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does putting thread in the freezer work?

does putting thread in the freezer work?

Old 04-04-2012, 06:52 PM
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Default does putting thread in the freezer work?

I am having trouble with my thread free motion quilting and was wondering if putting it in the freezer will help?
Thank you
Becky
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Old 04-04-2012, 07:14 PM
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Never heard of this one, gonna watch to see what others say.
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Old 04-04-2012, 07:28 PM
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Actually, as bizarre as it sounds, I have a friend with 2 longarms who has done this and reports success. I would call her an expert, she quilts as many as 30 quilts a month, and she was having problems with one particular thread. She called the manufacturer who instructed her to put it in the freezer overnight. She rolled her eyes but figured she had nothing to lose, so she did, and it worked! She said it sewed like a dream the next day. I do not know which thread it was or why it worked.
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Old 04-04-2012, 07:40 PM
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Thank you sew much for this info...I am so frustrated that I will put it in the freezer and quit for tonight:{
Becky
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Old 04-04-2012, 08:22 PM
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Originally Posted by BeckyB View Post
Thank you sew much for this info...I am so frustrated that I will put it in the freezer and quit for tonight:{
Becky
Let me know how it works--looks like I'll be putting my thread in the freezer too.
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Old 04-04-2012, 09:24 PM
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I've read on my embroidery groups that putting thread in the freezer will restore moisture and keep it from drying and breaking. Haven't tried it myself yet.
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Old 04-04-2012, 09:49 PM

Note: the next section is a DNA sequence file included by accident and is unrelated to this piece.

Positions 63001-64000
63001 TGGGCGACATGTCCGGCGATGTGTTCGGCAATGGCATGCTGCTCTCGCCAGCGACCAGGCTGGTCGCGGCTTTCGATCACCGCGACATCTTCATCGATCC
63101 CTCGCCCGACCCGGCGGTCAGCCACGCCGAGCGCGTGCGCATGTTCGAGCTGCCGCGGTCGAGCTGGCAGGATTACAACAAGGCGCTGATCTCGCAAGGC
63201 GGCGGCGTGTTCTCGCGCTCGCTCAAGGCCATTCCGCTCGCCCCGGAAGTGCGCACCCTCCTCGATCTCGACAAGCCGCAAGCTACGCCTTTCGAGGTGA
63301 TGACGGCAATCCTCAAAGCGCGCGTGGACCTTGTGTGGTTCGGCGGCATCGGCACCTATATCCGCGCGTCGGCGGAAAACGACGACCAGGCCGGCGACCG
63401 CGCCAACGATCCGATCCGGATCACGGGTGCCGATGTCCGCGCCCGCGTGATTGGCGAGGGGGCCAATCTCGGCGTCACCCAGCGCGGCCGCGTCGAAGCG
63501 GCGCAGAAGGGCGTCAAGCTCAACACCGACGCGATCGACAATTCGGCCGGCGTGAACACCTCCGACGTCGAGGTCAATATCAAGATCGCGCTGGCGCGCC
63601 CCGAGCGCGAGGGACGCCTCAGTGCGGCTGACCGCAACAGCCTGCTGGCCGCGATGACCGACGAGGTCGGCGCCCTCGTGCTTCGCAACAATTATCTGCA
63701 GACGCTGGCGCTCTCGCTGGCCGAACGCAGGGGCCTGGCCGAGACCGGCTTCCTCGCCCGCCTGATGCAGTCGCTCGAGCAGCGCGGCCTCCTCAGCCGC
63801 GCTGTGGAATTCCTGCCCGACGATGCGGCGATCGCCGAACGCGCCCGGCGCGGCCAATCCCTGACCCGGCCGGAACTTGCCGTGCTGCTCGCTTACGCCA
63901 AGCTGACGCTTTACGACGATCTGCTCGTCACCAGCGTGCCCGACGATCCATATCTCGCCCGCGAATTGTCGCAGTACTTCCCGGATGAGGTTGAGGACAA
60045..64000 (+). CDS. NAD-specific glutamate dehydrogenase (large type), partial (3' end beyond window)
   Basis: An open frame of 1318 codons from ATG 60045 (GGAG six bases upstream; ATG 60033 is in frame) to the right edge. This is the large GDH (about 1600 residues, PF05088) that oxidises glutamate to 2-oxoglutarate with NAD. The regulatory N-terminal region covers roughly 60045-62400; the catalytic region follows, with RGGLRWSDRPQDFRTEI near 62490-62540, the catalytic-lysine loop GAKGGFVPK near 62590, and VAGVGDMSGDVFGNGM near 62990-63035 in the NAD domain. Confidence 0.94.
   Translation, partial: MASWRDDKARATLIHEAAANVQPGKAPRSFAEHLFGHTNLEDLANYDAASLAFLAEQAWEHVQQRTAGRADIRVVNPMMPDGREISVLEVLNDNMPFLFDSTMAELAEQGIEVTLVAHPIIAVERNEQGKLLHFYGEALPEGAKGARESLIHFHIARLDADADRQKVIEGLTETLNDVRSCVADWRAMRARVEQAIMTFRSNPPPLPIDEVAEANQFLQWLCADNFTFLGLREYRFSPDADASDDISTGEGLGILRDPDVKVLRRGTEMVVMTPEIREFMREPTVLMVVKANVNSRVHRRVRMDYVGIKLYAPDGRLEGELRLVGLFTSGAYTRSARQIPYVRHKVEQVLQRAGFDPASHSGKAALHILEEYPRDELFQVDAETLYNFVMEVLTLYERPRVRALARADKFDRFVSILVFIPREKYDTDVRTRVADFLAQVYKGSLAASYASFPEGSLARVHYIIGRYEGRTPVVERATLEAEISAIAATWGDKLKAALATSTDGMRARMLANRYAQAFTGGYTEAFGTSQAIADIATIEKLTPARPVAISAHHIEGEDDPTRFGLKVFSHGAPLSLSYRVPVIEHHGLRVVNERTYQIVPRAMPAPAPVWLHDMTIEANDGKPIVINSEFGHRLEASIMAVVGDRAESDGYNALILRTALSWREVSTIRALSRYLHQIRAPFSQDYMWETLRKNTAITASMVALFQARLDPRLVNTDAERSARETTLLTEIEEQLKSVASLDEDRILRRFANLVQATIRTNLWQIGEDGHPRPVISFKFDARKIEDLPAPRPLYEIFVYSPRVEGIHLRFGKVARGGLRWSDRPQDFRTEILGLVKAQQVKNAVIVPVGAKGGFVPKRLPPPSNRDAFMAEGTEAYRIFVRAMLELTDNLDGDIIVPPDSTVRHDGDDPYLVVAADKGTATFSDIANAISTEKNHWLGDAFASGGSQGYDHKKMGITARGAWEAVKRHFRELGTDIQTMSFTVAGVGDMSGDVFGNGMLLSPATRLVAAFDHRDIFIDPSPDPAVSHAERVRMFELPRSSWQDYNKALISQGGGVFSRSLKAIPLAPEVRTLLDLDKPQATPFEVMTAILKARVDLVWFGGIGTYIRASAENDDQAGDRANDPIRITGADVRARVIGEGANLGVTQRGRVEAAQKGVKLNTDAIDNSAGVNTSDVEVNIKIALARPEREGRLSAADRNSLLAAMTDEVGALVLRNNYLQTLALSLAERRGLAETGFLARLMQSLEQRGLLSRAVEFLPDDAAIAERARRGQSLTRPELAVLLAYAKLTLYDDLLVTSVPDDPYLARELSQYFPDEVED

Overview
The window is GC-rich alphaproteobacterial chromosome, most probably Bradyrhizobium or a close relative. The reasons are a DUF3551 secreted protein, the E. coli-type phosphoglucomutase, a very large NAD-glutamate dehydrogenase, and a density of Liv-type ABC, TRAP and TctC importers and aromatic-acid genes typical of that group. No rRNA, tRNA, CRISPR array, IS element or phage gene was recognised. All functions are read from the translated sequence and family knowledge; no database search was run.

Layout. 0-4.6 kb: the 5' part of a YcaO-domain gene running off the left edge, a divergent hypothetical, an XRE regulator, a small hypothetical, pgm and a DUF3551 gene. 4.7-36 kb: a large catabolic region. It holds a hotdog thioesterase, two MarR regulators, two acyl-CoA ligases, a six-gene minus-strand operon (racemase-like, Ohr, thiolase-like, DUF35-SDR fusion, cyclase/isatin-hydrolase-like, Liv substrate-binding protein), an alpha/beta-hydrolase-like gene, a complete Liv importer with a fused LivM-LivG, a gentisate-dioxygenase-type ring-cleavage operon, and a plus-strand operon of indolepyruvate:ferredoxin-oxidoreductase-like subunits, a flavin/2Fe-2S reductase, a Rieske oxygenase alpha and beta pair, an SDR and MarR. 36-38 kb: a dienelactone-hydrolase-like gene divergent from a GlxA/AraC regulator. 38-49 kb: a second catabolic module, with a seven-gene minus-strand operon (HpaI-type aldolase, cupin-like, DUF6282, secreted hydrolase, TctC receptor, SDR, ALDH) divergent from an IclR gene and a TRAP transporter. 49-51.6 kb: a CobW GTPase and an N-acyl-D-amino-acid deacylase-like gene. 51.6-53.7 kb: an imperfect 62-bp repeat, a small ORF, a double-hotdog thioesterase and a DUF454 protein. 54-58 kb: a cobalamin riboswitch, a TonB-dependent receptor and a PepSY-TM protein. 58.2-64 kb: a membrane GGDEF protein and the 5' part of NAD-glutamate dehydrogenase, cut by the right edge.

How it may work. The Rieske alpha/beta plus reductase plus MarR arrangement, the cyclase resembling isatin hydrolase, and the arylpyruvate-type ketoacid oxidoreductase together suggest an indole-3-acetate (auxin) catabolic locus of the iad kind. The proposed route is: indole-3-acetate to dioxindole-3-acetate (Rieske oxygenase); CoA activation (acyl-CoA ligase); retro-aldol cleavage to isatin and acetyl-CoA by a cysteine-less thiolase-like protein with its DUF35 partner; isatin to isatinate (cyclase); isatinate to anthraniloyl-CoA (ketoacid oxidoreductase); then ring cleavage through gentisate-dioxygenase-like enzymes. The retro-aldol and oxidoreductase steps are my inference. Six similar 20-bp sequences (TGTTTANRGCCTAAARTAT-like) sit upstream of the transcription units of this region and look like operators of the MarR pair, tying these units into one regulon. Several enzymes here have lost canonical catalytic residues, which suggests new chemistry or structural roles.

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Sorry, but if you have to do this with your thread to make it sew properly it is either too old to use or junk!!! If you use quality thread, you won't waste you time.
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Old 04-04-2012, 10:35 PM
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And just how can a frost-free freezer add moisture?? Their function is to remove moisture from the air inside the freezer. Sounds like an old trick that never changed with the upgrades in technology.
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Old 04-04-2012, 10:42 PM
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Here is a little different take on this idea. Wet your spool of thread and let it drain off on the counter, then put it into the fridge in the salad crisper. Seems to work!
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Old 04-04-2012, 10:49 PM
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This may be way off topic, but I used to put my nylons and panty hose in a container of water and freeze the overnight, and I'll swear they lasted longer and didn't snag as easily. This suggestion came from the manufacturer, and was meant for brand new hose. I think if we enlisted a chemist, he/she could tell us what the freezing process does to the fibers in the materials that are frozen.

I hear you when you note that the technology has changed, and "frost free" freezers remove moisture instead of adding it. But we haven't determined yet if it's the addition of moisture or the act of freezing that is providing the beneficial help for the thread, and it sounds like it's the freezing alone. If you're concerned about adding a bit of moisture, you could always do as I did, and freeze it in a container of water, or not as drastic, just a sealed plastic bag with moisture in it.
That would solve the problem.

This is not the first time I've heard it suggested that I put some kind of material into the freezer - dry or wet - for at least 24 hours to obtain a beneficial result. I'm thinking there has to be something to it. If it works, then I say "go for it!"
Why argue with success?

Cheers!
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